Twenty years ago, I had the extraordinary privilege of meeting the screenwriter William Goldman, who passed away today. His death reminded me of the generosity and respect he afforded a completely green writer and left me with that sense of loss from what could have been.
I don’t even remember what prompted me to write to him. During my studies at Oberlin College, I’d written a screenplay which sparked a desire to pursue filmmaking as a career. I’d been using the Alumni database at the Career Services Center my senior year because I needed to find a place to stay in Los Angeles during my final Winter Term when I would be interning at Mandalay Pictures on the Paramount Lot. I don’t remember how I learned Mr. Goldman was an Alum, but his address was in the database. I was a fan of his work – especially All the President’s Men.
This was back in the days of letters that you wrote on paper, put into an envelope, stamped, and mailed. I was at home in Washington, DC – about 4 hours (give or take 2 hours) from New York City where he lived – and when I received his letter back offering to chat any time I was in NYC, I jumped at the chance.
Mr. Goldman lived on the Upper East Side. I remember walking there, not knowing what to expect. His building had a receptionist (basically) who told me to take the special elevator to the penthouse. The elevator opened directly into his apartment. I had never in my life been in anything like it. My memory tells me he was in what I can only describe as some kind of satiny robe. It wasn’t lewd, he was dressed underneath, maybe you would call it a smoking jacket, but it was long. Thinking back on this in our post-Weinstein reality, it sounds awful, but I didn’t get any kind of weird vibe from him at all. He conveyed an accomplished while slightly eccentric writer vibe. His penthouse was packed with all kinds of interesting decorations and had a terrace garden, something I never knew existed in the upper levels of existence in New York City. We talked for at least an hour about screenwriting and the industry.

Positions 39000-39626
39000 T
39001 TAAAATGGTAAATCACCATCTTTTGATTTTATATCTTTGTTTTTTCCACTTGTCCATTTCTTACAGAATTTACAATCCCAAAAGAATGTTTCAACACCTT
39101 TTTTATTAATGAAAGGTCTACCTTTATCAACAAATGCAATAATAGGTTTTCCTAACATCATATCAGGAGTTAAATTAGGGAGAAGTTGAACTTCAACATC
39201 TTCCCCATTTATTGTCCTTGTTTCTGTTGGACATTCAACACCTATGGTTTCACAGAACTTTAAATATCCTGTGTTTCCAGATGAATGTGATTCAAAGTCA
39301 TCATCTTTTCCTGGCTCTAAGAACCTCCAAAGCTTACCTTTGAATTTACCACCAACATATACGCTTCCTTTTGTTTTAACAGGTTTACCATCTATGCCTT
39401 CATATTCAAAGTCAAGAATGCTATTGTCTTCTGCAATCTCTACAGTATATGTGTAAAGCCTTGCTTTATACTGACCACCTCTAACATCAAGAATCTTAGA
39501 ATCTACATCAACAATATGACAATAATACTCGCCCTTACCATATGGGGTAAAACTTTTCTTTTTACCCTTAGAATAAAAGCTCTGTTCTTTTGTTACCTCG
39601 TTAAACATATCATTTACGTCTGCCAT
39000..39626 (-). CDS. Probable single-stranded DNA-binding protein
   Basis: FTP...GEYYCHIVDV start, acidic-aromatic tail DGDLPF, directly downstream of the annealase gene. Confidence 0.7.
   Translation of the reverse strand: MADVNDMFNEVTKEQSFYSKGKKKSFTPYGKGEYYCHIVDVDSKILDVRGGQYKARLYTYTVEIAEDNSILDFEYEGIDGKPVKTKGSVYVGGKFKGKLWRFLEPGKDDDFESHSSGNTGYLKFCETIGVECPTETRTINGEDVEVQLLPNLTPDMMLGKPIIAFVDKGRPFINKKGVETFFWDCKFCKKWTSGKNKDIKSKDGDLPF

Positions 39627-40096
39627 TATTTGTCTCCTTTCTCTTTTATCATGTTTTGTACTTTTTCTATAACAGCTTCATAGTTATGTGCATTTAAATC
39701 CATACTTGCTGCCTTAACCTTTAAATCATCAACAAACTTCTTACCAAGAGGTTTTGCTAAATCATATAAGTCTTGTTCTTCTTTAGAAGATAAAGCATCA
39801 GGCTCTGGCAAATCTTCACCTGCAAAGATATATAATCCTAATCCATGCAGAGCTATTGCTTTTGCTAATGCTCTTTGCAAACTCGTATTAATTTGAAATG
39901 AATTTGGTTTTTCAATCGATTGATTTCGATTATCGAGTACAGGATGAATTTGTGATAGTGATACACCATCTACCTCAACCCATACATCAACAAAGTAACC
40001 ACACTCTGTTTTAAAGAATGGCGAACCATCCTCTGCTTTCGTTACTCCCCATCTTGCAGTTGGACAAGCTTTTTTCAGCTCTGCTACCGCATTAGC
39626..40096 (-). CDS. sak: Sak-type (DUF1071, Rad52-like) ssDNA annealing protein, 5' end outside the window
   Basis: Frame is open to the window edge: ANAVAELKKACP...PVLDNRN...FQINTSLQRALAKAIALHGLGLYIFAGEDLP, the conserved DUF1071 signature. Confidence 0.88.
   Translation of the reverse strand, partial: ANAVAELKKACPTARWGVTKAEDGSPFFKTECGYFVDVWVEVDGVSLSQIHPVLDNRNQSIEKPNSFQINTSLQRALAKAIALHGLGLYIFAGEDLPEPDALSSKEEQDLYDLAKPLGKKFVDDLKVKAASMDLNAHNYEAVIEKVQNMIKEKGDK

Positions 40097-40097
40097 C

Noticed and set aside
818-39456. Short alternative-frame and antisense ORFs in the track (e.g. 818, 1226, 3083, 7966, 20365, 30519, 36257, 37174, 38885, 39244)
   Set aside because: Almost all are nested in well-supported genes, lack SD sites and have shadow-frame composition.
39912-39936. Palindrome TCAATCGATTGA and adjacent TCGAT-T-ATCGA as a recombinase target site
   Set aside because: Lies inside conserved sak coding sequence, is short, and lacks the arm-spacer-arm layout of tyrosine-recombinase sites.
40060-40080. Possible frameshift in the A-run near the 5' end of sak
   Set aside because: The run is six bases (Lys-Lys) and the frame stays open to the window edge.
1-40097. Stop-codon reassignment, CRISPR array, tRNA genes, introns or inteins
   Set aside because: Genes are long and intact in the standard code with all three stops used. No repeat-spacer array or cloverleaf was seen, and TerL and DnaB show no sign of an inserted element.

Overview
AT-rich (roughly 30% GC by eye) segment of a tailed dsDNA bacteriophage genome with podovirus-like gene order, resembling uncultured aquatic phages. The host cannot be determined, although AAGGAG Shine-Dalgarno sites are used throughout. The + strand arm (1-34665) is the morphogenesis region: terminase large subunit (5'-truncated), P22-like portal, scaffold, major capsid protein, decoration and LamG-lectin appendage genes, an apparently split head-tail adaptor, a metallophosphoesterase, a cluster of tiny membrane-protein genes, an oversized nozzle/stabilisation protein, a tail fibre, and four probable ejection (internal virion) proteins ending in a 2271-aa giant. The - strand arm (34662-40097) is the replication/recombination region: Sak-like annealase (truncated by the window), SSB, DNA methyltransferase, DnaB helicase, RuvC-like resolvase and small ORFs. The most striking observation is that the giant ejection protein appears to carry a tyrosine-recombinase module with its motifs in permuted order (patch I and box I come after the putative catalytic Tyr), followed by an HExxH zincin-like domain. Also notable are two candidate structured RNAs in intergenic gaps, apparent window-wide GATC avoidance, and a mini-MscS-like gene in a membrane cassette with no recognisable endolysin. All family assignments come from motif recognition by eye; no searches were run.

He hated LA but thought that everyone who wanted to make it in the industry would have to serve their time there for a while. He confessed that Butch Cassidy was probably the best thing he ever wrote and he mused on what it meant to have a success so early in his career that would never be matched. He credited the GI Bill with helping him fund his writing habit and remarked that it was no wonder why artists came out of wealthy families because you needed money to finance your life so you could focus on your art. He told me to write every day for 3 hours. I think he called it the cave or the hole that all writers had to go into in order to produce and told me that most of what I would write in that time would be crap. A universal truth.
I gave him my first (and only) script I’d ever written, Momentum, about a young woman whose boyfriend dies tragically right around the time she finds out she’s pregnant. A couple of weeks after I met with Mr. Goldman, I received a call back at my parents’ house in DC – he had notes. He told me it was difficult to hang the entire plot around the pregnancy, that there needed to be more going on. I don’t remember the other notes, but I remember feeling like he was both complimentary of my writing ability and encouraging of my pursuits while also offering constructive criticism.
I’ve often thought about him over the last 2 decades and this time he gave to me – a nobody, an aspirant. He had no reason to be so generous and so I think it speaks profoundly of the man he was. With 20 years of filmmaking and now as a film instructor, I cringe at what I offered to this master, but take the lesson that no matter who you meet you treat everyone with respect and offer your time generously.
I was looking forward to having a success under my belt and sending him another letter, maybe in email form this time, thanking him again.